Eleven year old Yuu Morisawa (voiced by Takako Ota) lives a quiet life in the unusually named little town of Creamy-ga-Oka where she harbours a hopeless crush on high school boy Toshio (Yuu Mizushima). Then one day Yuu is abducted by aliens. Cuddly space kittens Posi (Yuko Mita) and Nega (Kaneta Kimotsuki) bring Yuu aboard their enormous spaceship, the Feather Star, where an all-powerful alien imp grants her magical powers for only one year. Whenever Yuu says the magic words: “Pamporu pimporu pimpoppun!” she transforms into a sexy, lavender-haired grownup in a frilly short skirt with a magic wand. Taking the pseudonym Creamy Mami from the name of her parents’ crepe shop (Creamy Crepes), Yuu sets out to have fun with her newfound powers and is discovered by suave pop impressario Shingo Tachibana (Kazuhiko Inoue) who is on the lookout for fresh talent because his current idol, Megumi Ayase (Saeko Shimizu) is driving everyone crazy with her diva-like behaviour. Shoved into the spotlight on live TV, Creamy’s magical singing voice makes her an instant star leaving Toshio smitten, yet unaware she is really the little kid he often babysits. Over many adventures, Creamy/Yuu struggles to keep her secret and get Toshio to fall in love with the real her.
Among the key titles from the golden age of anime, Creamy Mami might seem to western eyes a strange hybrid of sci-fi wish-fulfilment and pop star fantasy with a vaguely paedophilic subtext. The “magical girl” subgenre in anime had its origins in Little Witch Sally (1966) by underrated innovator Mitsuteru Yokoyama and Princess Knight (1967) by the legendary Osamu Tezuka, but really took off in the Eighties when giggly, brightly-coloured pop idols somehow became an emblem of Japan’s booming economy. Magical Princess Minky Momo came first - and scored a marvellous movie spin-off with Gigi and the Fountain of Youth (1985) - but amongst the many more that followed Creamy Mami matched her popularity, both with starstruck little girls and young men drawn by the slightly unsavoury erotic allure of these leggy Lolita fantasy figures. These men get their own collective onscreen alter-ego in the form of Midori (Masahiro Anzai), Toshio’s portly pal who is hopelessly awkward around girls his own age but has a huge crush on little Yuu.
Despite the erotic undertones, Creamy Mami is largely sweet and inoffensive, if admittedly twee. Akemi Takeda’s pastel hued production design is hugely imaginative and wondrous to behold, crammed with ingenious gadgetry and anthropomorphic animal beings. These sort of magical girl romps are primarily dress-up fantasies for little girls. Little Yuu ponders how to use her newfound powers for the greater good, but eventually opts to pursue pop stardom and steal the heart of the boy she likes. As dreams go, it’s not quite world peace but likely befits the target audience. However, much like Clark Kent, Yuu comes to realise her superheroic alter-ego is a double-edged sword when it comes to snagging her dream man and life lessons arise from her attempts to juggle dual lives as pop star and average girl, a theme echoed in that later tween phenomenon Hannah Montana: The Movie (2009).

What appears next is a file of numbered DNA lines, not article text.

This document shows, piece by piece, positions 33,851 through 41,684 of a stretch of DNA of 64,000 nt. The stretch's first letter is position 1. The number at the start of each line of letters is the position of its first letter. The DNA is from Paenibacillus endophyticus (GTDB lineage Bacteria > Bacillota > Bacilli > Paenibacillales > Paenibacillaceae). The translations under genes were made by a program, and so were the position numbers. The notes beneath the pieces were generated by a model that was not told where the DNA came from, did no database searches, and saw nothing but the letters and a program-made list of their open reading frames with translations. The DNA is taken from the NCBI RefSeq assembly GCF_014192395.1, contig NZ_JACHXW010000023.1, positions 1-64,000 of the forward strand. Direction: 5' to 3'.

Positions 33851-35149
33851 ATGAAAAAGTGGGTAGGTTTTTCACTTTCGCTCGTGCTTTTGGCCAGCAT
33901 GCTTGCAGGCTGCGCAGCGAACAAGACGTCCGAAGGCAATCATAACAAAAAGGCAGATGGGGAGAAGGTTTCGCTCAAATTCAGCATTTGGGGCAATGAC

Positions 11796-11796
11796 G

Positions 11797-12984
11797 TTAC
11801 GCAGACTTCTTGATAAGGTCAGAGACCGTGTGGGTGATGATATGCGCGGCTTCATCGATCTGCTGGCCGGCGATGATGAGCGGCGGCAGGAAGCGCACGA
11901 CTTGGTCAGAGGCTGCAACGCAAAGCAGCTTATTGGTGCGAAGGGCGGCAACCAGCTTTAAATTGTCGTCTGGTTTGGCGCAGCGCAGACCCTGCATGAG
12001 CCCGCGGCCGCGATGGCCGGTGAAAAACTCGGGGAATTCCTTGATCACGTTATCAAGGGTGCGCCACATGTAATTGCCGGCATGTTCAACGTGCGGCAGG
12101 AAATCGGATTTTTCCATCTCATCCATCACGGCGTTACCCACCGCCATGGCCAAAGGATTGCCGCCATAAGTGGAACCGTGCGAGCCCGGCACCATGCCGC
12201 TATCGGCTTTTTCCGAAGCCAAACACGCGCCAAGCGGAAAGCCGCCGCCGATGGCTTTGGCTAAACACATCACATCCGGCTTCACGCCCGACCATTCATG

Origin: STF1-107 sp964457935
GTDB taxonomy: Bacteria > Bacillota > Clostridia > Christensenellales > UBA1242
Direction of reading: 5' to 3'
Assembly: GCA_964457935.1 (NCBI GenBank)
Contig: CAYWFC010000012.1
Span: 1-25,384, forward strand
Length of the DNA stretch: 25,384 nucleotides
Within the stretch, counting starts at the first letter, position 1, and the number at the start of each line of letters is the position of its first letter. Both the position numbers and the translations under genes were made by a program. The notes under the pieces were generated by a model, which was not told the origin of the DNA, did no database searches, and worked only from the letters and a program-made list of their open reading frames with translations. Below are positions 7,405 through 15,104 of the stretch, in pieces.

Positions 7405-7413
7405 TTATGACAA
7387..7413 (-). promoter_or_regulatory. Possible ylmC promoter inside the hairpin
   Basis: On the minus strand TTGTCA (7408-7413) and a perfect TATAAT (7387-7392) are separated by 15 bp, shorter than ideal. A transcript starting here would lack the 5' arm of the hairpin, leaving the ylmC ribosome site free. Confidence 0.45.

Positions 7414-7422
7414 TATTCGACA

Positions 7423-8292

Of course if Creamy Mami was only spun sugar and pop dreams, it probably wouldn’t have the fervent fan following it has today. What lifts this above such relics of Eighties pop culture as Jem (remember that one?) or My Little Pony is how ambitious and gosh darn surreal the stories and visuals often are. For example, Yuu’s journey aboard the glowing mile-long spaceship is a truly trippy hybrid of the Stargate sequence from 2001: A Space Odyssey (1968) and the Pastoral Symphony from Fantasia (1940) with those naked frolicking fairies, along with a strange detour into Dungeons & Dragons territory as Yuu slays a ravenous dragon and sea serpent. Very few pre-teen popstars had that to contend with. Miley Cyrus had it easy by comparison. Later episodes grow increasingly, winningly weird. “My Mister Dream” concerns a blonde mustachioed gentleman cyclist in top hat and tails who travels the galaxy inside a giant comet granting wishes to small children. The plot, a wild fusion of Cinderella and Alice in Wonderland, has Yuu drawn into a strange tea party in outer space with fairytale characters and alien beings. Lookout for the giant dodo and the wacky little elf debating the finer points of Peter Pan.
The series flirts with horror in “Galaxy Circus ’84” wherein Yuu’s little friend Mamoru lures her and Toshio to a sinister circus that turns out to be under the psychic control of a bedridden little boy able to project his mind into the future. “Marian’s Eyes” has Creamy hired to model a valuable wedding dress only to discover it is possessed by the spirit of the original owner. All who have worn the dress subsequently were driven to repeat the tragic fate of a princess from almost two centuries ago. Brilliantly directed and genuinely suspenseful, the episode is surprisingly intense with some bloody imagery for a kids’ show aimed at little girls, while Mami shows real strength of character. The cop-out Scooby-Doo ending only makes the whole plot even more twisted. After the television series reached its end, Creamy Mami returned in the feature-length spin-offs Creamy Mami: Forever Once More (1985) and Creamy Mami: Long Goodbye (1985) before teaming with fellow maho shojo stars Magical Emi, Pastel Yumi and Fairy Pelsha in the fan-favourite cross-over movie Magical Girls Club Foursome: Alien X from Space A (1987).